555 timer chip

555 Timer-based PWM Power Control Circuit

Complete
Written by Siraj Sabihuddin
(Created on July 24, 2012 - 9:25pm)

Have you ever wandered the streets wondering, 'Boy o boy! I wish I had more control over my life!'? Well! Wander no more and come into my parlour as I take you through the exciting world of power control. In this article, you'll learn to take control of your life by designing a simple PWM control circuit that drives a MOSFET. Underlying this little circuit is a 555 timer. Adjust the frequency using the capacitors, add a variable resistor - and voila! Power control! I designed this controller for use with a simple hot wire foam cutter.

I've created a schematic for this controller using a simple, yet wonderful, little software called LTSpice. The neat thing about LTSpice is that you can actually simulate your circuit (via SPICE) to see whether it works. You can see this schematic below in figure 1. Essentially this circuit produces a high power pulse width modulated (PWM) output at a specific frequency. There are tons and tons of things to explain - so let's get started!

<strong>Figure 1:</strong> A schematic diagram for a 555 timer based, adjustable duty cycle power control circuit. The schematic was made in LTSpice.

Power Supply

The circuit uses a normal wall or laptop DC power supply. In the circuit this is represented by $V_{\:cc}$. This value is set to $15\:\text{V}$ and is used both to drive the low power circuitry of the 555 timer and the high power circuit of the mosfet switch. The NE555 timer's absolute maximum supply voltage is not particularly high ($18\:\text{V}$), so increasing this $V_{\:cc}$ a great deal more is likely to damage the circuit.

There are cases when you absolutely positively need a higher voltage at the MOSFET. If that's the case, we can regulate the voltage down for the 555 timer and its associated circuitry. Be warned, the gate voltage must be high enough and the current supplied by the timer high enough to drive the MOSFET into saturation (fully on). For the IRF530 the gate-source voltage $V_{\:gs}$ needs to be around $10\:\text{V}$ for this to happen.

The power supply should also be capacitively filtered to remove high frequency noise. How essential this is, depends on the wall adapter that you're using. Adapters for laptops typically provide lower noise power output and may not need to be filtered.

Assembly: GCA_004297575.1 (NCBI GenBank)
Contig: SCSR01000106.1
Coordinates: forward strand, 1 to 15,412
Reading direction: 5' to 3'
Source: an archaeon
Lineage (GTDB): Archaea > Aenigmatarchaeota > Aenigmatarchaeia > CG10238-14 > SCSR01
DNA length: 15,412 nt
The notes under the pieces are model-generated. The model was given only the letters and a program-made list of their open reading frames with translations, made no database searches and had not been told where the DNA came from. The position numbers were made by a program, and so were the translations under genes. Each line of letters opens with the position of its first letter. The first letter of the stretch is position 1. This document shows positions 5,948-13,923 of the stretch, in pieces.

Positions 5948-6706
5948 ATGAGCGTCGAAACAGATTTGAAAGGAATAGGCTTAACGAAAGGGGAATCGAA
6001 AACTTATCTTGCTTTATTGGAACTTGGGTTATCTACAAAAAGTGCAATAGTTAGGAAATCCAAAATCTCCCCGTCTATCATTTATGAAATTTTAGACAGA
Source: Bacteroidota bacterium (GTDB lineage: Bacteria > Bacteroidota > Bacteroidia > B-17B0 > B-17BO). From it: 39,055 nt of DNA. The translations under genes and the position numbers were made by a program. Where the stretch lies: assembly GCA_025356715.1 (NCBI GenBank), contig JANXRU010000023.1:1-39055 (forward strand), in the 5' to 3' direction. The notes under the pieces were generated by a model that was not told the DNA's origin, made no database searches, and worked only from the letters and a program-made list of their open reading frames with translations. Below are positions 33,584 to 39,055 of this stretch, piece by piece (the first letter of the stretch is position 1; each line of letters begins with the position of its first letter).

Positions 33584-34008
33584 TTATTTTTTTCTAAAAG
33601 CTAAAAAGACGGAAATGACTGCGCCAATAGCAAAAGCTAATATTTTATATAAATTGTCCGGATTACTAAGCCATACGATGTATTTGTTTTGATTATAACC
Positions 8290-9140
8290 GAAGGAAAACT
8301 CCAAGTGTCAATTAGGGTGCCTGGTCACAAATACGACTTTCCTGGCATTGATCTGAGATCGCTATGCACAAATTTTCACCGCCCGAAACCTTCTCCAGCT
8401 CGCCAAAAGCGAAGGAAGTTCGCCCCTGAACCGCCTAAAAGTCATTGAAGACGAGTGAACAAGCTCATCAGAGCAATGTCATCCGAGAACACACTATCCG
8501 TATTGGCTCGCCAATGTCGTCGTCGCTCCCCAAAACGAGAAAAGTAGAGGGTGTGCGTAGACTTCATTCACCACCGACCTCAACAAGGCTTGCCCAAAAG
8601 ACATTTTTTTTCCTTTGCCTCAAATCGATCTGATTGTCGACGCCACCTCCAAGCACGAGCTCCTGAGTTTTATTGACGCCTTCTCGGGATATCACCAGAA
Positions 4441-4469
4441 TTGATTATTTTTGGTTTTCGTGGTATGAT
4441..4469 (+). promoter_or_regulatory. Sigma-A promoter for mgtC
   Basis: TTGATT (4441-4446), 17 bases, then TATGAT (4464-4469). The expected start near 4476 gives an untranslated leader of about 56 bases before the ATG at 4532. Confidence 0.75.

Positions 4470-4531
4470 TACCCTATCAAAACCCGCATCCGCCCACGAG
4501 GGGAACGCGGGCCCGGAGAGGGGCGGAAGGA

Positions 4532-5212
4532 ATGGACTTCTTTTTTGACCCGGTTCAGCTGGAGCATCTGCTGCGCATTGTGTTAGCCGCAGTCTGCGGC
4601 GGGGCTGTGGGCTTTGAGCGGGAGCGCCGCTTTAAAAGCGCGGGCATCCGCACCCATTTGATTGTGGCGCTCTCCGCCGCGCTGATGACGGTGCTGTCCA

555 Timer Circuit

The 555 timer provides us with highly configurable square wave function generator features. The circuit shown in figure 1 operates in astable mode. Figure 2 shows the biasing of the timer circuit in astable mode. We can find a detailed explanation of how a 555 timer works in the NE555 datasheet.

<strong>Figure 2:</strong> An example of how the NE555 timer datasheet recommends astable mode biasing.Looking at this circuit we can describe the output square wave with the following formulation:

$$T_{\:high} = 0.693 \cdot (R_{\:1} + 2 \cdot R_{\:2}) \cdot C$$
$$T_{\:low} = 0.693 \cdot R_{\:1} \cdot C$$
$$T = T_{\:low} + T_{\:high}$$
$$f = \frac{1}{T} = \frac{1.44}{ (R_{\:1} + 2 \cdot R_{\:2}) \cdot C }$$

This circuit is taken from an NE555 datasheet. In the case of our oscillator circuit, $R_{\:1} = R_{\:a}$ and  $R_{\:2} = R_{\:b}\:$. In addition to a resistor, we also have two 1N4148 diodes connected to our resistor $R_{\:b}$. But wait. Where is $R_{\:b}$ in figure 1???

Variable Resistors in LTSpice

The two resistors, $R_{\:b1}$ and $R_{\:b2}$, in figure 1, actually form our one $R_{\:b}$ resistor.  $R_{\:b}$  is a variable resistor. Currently there's no convenient way to change the resistance dynamically in an LTSpice simulation. So, for simulation purposes, I've separated $R_{\:b}$ into two resistors whose resistance changes over time. This is done by defining the values of each of the resistors such that:

For $R_{\:b1}$ $$R = {R_{\:bmax}} - {R_{\:bmax}} \cdot K \cdot \frac{TIME}{T_{\:tot}} + {R_{\:tiny}}$$
For $R_{\:b2}$$$R = {R_{\:bmax}} \cdot K \cdot \frac{TIME}{T_{\:tot}} + {R_{\:tiny}}$$

$R_{\:b}$ is actually a $100\:\text{K}\Omega$ variable resistor. The above two formulae are input as values for $R_{\:b1}$ and $R_{\:b2}$ via LTSpice. This sweeps through all values of the resistor, $R_{\:b}$, for the time period over which the simulation is running. $R_{\:bmax}$ is the actual value of $R_{\:b}$, $100\:\text{K}\Omega$. I used a total running time for the simulation $T_{\:tot} = 10\:\text{s}$. The variable, $TIME$ is the current simulation time. If resistance ever reaches a zero value the results of some computations can become undefined. To prevent this from happening, I've added an extra tiny resistance, $R_{\:tiny} = 1\: \mu \Omega\;$ for simulation purposes. Lastly, the value $K$ is a boolean used so that the variable resistor behaviour of$R_{\:b}$ can be disabled, if needed.